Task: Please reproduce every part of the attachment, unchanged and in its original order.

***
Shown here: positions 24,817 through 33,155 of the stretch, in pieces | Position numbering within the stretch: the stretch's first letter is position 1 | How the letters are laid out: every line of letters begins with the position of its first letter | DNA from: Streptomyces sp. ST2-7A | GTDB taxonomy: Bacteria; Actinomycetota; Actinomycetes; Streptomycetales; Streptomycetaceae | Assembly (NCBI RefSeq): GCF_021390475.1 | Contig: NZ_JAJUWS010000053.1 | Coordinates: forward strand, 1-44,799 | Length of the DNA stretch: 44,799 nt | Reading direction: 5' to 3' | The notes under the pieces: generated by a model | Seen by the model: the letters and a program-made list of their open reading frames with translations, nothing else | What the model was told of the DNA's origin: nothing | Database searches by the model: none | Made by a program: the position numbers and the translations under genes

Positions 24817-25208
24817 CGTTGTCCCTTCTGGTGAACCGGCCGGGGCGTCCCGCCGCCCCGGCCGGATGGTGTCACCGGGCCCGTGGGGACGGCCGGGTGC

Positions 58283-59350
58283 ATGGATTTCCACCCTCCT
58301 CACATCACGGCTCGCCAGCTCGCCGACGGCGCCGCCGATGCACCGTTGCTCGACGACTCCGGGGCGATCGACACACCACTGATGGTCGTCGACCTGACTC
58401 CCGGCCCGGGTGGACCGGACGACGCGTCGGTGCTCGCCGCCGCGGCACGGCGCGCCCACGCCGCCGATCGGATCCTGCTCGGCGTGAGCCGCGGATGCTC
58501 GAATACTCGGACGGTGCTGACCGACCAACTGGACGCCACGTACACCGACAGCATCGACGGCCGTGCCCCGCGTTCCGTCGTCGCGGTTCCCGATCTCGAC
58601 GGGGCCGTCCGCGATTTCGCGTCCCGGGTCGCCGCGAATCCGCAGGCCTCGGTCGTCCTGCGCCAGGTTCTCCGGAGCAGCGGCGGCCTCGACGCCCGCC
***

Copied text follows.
Shown here: positions 24,817 through 33,155 of the stretch, in pieces | Position numbering within the stretch: the stretch's first letter is position 1 | How the letters are laid out: every line of letters begins with the position of its first letter | DNA from: Streptomyces sp. ST2-7A | GTDB taxonomy: Bacteria; Actinomycetota; Actinomycetes; Streptomycetales; Streptomycetaceae | Assembly (NCBI RefSeq): GCF_021390475.1 | Contig: NZ_JAJUWS010000053.1 | Coordinates: forward strand, 1-44,799 | Length of the DNA stretch: 44,799 nt | Reading direction: 5' to 3' | The notes under the pieces: generated by a model | Seen by the model: the letters and a program-made list of their open reading frames with translations, nothing else | What the model was told of the DNA's origin: nothing | Database searches by the model: none | Made by a program: the position numbers and the translations under genes

Positions 24817-25208
24817 CGTTGTCCCTTCTGGTGAACCGGCCGGGGCGTCCCGCCGCCCCGGCCGGATGGTGTCACCGGGCCCGTGGGGACGGCCGGGTGC

Positions 58283-59350
58283 ATGGATTTCCACCCTCCT
58301 CACATCACGGCTCGCCAGCTCGCCGACGGCGCCGCCGATGCACCGTTGCTCGACGACTCCGGGGCGATCGACACACCACTGATGGTCGTCGACCTGACTC
58401 CCGGCCCGGGTGGACCGGACGACGCGTCGGTGCTCGCCGCCGCGGCACGGCGCGCCCACGCCGCCGATCGGATCCTGCTCGGCGTGAGCCGCGGATGCTC
58501 GAATACTCGGACGGTGCTGACCGACCAACTGGACGCCACGTACACCGACAGCATCGACGGCCGTGCCCCGCGTTCCGTCGTCGCGGTTCCCGATCTCGAC
58601 GGGGCCGTCCGCGATTTCGCGTCCCGGGTCGCCGCGAATCCGCAGGCCTCGGTCGTCCTGCGCCAGGTTCTCCGGAGCAGCGGCGGCCTCGACGCCCGCC